Forum for Science, Industry and Business

Sponsored by:     3M 
Search our Site:

 

Icelandic Volcanoes Can Be Unpredictable And Dangerous

19.04.2010
If history is any indication, the erupting volcano in Iceland and its immense ash plume could intensify, says a Texas A&M University researcher who has explored Icelandic volcanoes for the past 25 years.

Jay Miller, a research scientist in the Integrated Ocean Drilling Program who has made numerous trips to the region and studied there under a Fulbright grant, says the ash produced from Icelandic volcanoes can be a real killer, which is why hundreds of flights from Europe have been cancelled for fear of engine trouble.

“What happens is that the magma from the volcano is around 1,200 degrees and it hits the water there, which is near freezing,” he explains. “What is produced is a fine ash that actually has small pieces of glass in it, and it can very easily clog up a jet engine. If you were to inhale that ash, it would literally tear up your lungs.”

Miller says most volcanoes in Iceland erupt only about every five years on average and are relatively mild, but history is repeating itself. Extremely large eruptions occurred there in 934 A.D. and again in 1783 that covered Europe with ash much like today.

“Ben Franklin was ambassador to France in 1783 and he personally witnessed the large ash clouds over Europe, and he later wrote that it was a year in which there was no summer,” Miller adds. “The big question now is, what happens next? It’s very possible this eruption could last for quite some time, but no one knows for sure. Volcanoes in that part of the world are very hard to predict.”

Miller can be reached at (979) 845-5740 or cell phone at (979) 450-1962 or Keith Randall, News & Information Services, at (979) 845-4644

Jay Miller | EurekAlert!
Further information:
http://www.tamu.edu

Further reports about: Dangerous Locations Iceland Icelandic volcanoes Volcanoes

More articles from Earth Sciences:

nachricht How much biomass grows in the savannah?
16.02.2017 | Friedrich-Schiller-Universität Jena

nachricht Canadian glaciers now major contributor to sea level change, UCI study shows
15.02.2017 | University of California - Irvine

All articles from Earth Sciences >>>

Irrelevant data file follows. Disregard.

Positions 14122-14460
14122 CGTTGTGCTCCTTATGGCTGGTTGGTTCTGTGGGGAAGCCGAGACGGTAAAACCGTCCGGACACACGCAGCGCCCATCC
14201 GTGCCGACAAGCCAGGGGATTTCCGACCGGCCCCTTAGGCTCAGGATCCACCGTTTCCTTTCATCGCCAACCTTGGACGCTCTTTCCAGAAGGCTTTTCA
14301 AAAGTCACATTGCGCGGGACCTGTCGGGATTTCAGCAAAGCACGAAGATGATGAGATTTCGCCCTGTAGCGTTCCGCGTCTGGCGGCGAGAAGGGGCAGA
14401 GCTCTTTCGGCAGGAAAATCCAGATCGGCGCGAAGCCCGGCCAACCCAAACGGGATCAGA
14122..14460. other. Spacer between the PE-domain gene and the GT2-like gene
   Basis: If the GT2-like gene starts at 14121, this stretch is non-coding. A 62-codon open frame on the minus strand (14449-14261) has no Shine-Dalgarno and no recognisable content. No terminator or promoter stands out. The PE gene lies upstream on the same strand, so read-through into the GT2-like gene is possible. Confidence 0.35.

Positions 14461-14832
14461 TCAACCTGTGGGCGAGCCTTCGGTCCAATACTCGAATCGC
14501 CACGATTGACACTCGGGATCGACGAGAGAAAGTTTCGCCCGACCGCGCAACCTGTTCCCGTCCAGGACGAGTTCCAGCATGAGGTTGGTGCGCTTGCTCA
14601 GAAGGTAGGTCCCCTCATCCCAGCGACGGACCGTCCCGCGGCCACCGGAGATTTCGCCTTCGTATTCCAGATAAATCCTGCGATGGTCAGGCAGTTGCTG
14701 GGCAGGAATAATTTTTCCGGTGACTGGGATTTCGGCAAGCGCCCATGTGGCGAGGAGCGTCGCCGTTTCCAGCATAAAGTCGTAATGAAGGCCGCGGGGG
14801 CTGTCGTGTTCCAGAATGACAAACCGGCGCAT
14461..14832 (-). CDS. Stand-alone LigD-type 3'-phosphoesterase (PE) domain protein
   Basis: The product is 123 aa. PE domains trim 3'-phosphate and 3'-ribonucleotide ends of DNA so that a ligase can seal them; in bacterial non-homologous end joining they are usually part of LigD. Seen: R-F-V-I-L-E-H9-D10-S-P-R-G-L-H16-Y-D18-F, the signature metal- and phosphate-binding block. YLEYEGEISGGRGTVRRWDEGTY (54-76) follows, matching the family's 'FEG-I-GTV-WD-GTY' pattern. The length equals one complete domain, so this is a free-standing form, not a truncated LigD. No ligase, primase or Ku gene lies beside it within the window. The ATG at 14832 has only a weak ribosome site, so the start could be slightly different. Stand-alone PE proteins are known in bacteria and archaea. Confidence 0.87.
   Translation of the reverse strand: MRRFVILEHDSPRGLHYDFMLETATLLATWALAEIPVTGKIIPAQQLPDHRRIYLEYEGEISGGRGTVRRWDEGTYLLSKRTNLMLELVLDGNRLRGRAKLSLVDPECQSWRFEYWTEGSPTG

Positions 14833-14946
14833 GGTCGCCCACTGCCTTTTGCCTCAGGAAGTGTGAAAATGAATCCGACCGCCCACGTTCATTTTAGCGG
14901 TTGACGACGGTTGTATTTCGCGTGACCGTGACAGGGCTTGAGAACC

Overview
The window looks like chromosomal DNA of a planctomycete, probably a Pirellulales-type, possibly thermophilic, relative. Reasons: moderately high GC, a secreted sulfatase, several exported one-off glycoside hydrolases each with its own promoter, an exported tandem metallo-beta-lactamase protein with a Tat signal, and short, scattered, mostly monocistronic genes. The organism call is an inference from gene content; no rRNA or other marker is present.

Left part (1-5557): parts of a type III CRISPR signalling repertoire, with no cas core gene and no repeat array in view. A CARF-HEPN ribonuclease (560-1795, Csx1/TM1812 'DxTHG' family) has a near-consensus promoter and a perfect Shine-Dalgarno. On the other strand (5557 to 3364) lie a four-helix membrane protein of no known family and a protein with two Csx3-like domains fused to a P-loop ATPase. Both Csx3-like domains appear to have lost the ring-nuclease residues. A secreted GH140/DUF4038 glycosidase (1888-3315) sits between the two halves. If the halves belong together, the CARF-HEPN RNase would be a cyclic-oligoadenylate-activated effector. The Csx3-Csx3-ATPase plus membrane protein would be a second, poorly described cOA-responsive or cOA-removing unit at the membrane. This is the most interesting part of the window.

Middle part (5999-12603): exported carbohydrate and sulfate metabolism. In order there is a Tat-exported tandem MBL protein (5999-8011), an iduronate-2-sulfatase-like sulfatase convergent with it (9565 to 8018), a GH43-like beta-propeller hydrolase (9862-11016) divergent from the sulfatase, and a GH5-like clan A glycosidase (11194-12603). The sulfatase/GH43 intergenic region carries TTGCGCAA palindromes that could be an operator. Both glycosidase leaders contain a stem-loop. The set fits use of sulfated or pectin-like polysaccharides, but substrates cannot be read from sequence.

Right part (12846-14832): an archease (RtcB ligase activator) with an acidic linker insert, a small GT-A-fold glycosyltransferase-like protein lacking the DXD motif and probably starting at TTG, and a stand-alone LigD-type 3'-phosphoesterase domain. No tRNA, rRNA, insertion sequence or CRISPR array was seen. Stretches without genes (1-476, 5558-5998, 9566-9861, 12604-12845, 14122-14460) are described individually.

The most recent press releases about innovation >>>

Die letzten 5 Focus-News des innovations-reports im Überblick:

Im Focus: Breakthrough with a chain of gold atoms

In the field of nanoscience, an international team of physicists with participants from Konstanz has achieved a breakthrough in understanding heat transport

In the field of nanoscience, an international team of physicists with participants from Konstanz has achieved a breakthrough in understanding heat transport

Im Focus: DNA repair: a new letter in the cell alphabet

Results reveal how discoveries may be hidden in scientific “blind spots”

Cells need to repair damaged DNA in our genes to prevent the development of cancer and other diseases. Our cells therefore activate and send “repair-proteins”...

Im Focus: Dresdner scientists print tomorrow’s world

The Fraunhofer IWS Dresden and Technische Universität Dresden inaugurated their jointly operated Center for Additive Manufacturing Dresden (AMCD) with a festive ceremony on February 7, 2017. Scientists from various disciplines perform research on materials, additive manufacturing processes and innovative technologies, which build up components in a layer by layer process. This technology opens up new horizons for component design and combinations of functions. For example during fabrication, electrical conductors and sensors are already able to be additively manufactured into components. They provide information about stress conditions of a product during operation.

The 3D-printing technology, or additive manufacturing as it is often called, has long made the step out of scientific research laboratories into industrial...

Im Focus: Mimicking nature's cellular architectures via 3-D printing

Research offers new level of control over the structure of 3-D printed materials

Nature does amazing things with limited design materials. Grass, for example, can support its own weight, resist strong wind loads, and recover after being...

Im Focus: Three Magnetic States for Each Hole

Nanometer-scale magnetic perforated grids could create new possibilities for computing. Together with international colleagues, scientists from the Helmholtz Zentrum Dresden-Rossendorf (HZDR) have shown how a cobalt grid can be reliably programmed at room temperature. In addition they discovered that for every hole ("antidot") three magnetic states can be configured. The results have been published in the journal "Scientific Reports".

Physicist Dr. Rantej Bali from the HZDR, together with scientists from Singapore and Australia, designed a special grid structure in a thin layer of cobalt in...

All Focus news of the innovation-report >>>

Anzeige

Anzeige

Event News

Booth and panel discussion – The Lindau Nobel Laureate Meetings at the AAAS 2017 Annual Meeting

13.02.2017 | Event News

Complex Loading versus Hidden Reserves

10.02.2017 | Event News

International Conference on Crystal Growth in Freiburg

09.02.2017 | Event News

 
Latest News

Biocompatible 3-D tracking system has potential to improve robot-assisted surgery

17.02.2017 | Medical Engineering

Real-time MRI analysis powered by supercomputers

17.02.2017 | Medical Engineering

Antibiotic effective against drug-resistant bacteria in pediatric skin infections

17.02.2017 | Health and Medicine

VideoLinks
B2B-VideoLinks
More VideoLinks >>>